So I echo the sentiments of all those who say that even consensual relationships are problematic.

    One worry that I don’t think has been raised, though, is the extent to which consensual relationships may damage or inhibit a female graduate student’s work (rather than simply her reputation).

    This is a difficult and delicate point to make, so I’m going to appeal to an area outside of philosophy. Prior to returning to philosophy, I spent a decade or so as a “professional” (aka sponsored) high-altitude mountaineer. I was always the only female climber on the team, and often one of only a few or even — in the case of peaks like K2 — the only woman out of 40 or 50 climbers at base camp. For whatever reason — I’m just stating this as a fact, not arguing for the rationality of the attitude — I invariably felt that I needed to carry more, strive to climb higher, generally work much harder than all of my male teammates. And I wasn’t alone in this. Wanda Rutciewicz, the first female to reach the summit of K2, expressed similar sentiments. I can’t remember whether Wanda or I or some other female mountaineer (Alison Hargreaves, maybe?) said this — but many of us said things to the same effect: “show me a woman in the mountains who doesn’t feel she has to work twice as hard as her male climbing partners, and I’ll show you a woman who is sharing her tent.”

    In other words, in order to stabilize the often very-fragile gender dynamics on an expedition, you must be unavailable: either engaged with a member of the group, or universally respected and somehow out of reach.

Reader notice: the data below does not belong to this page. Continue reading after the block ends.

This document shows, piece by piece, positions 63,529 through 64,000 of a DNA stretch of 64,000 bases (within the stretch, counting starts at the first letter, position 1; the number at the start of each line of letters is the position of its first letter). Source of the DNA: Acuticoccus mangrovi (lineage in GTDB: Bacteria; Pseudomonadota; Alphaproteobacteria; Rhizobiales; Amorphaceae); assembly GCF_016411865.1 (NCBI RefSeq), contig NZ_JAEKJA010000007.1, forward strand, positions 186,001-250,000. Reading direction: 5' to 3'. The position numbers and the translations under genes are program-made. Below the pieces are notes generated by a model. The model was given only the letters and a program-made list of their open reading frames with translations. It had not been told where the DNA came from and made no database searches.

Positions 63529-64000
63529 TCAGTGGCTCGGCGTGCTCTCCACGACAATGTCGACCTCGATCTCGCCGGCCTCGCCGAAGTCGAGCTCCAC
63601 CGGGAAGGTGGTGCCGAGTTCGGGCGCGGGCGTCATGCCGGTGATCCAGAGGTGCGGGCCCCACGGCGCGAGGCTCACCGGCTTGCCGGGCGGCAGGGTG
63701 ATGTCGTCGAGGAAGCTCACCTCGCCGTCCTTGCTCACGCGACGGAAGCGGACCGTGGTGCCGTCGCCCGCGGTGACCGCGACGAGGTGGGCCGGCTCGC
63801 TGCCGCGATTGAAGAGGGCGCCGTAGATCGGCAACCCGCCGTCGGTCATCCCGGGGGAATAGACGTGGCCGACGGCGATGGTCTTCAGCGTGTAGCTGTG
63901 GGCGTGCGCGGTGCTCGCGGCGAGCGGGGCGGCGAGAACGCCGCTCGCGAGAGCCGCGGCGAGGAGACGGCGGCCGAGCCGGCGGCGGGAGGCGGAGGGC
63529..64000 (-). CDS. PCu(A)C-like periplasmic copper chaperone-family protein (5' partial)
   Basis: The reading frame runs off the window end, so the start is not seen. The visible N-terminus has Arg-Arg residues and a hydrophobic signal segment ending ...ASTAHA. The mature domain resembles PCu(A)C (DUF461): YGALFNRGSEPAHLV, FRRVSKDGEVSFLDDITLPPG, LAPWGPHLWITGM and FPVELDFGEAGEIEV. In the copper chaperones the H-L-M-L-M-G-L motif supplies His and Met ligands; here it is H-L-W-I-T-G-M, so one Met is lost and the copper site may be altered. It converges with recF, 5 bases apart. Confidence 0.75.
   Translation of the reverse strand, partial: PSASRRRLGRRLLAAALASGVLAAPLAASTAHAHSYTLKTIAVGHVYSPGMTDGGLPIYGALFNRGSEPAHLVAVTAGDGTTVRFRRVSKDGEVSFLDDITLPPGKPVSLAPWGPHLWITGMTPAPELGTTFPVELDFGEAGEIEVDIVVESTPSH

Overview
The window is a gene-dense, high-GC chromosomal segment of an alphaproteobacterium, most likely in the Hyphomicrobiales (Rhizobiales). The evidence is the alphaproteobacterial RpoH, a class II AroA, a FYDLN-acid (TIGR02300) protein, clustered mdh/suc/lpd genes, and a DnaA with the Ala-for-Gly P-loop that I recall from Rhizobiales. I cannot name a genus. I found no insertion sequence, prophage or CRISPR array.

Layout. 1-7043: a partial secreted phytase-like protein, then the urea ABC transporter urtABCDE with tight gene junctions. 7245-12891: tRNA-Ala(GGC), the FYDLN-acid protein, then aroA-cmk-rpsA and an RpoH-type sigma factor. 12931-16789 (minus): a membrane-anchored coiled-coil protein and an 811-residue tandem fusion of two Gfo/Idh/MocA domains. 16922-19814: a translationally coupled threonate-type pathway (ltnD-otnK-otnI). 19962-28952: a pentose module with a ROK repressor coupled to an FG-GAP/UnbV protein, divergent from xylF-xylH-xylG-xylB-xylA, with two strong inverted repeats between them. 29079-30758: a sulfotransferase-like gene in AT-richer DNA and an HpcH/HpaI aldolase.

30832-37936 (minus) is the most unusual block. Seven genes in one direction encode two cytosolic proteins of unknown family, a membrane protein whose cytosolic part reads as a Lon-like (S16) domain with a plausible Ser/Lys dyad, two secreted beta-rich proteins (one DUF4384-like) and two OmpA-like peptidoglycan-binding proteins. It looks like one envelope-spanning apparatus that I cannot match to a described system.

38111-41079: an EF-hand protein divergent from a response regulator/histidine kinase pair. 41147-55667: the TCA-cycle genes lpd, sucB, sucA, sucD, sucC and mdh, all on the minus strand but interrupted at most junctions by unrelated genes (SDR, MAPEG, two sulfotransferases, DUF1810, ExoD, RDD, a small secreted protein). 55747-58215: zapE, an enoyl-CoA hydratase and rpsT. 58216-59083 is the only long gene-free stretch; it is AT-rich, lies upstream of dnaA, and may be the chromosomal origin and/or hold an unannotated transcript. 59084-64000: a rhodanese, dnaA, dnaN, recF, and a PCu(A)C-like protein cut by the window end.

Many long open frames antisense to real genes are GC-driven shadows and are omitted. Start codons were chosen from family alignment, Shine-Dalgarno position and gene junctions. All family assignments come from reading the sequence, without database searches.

Now, I’m not saying that all female climbers had the same experience. The gender ratios on some peaks, such as Everest, is closer to normal. And there may be other ways of stabilizing the gender dynamics. (Explicitly prohibiting consensual relationships is one way that comes to mind — tho’ climbers are not the sort of folk who like prohibitions of any sort, explicit or otherwise.) Nor am I saying that there is a direct and obvious analogy in philosophy. Many, if not all, of the female philosophers I know who “share their tent” with another philosopher are, simply put, unnervingly energetic women whose accomplishments continue to exceed those of their male cohort. I am in awe of what they have accomplished, and can’t imagine how they might have achieved more had they opted not to share their tent.

    What I *am* saying is that I think there is a very real possibility that the student who engages in a consensual relationship with a faculty member during those formative graduate student years could experience an unexpected shift in all those intangible inner motivations that give her the competitive edge.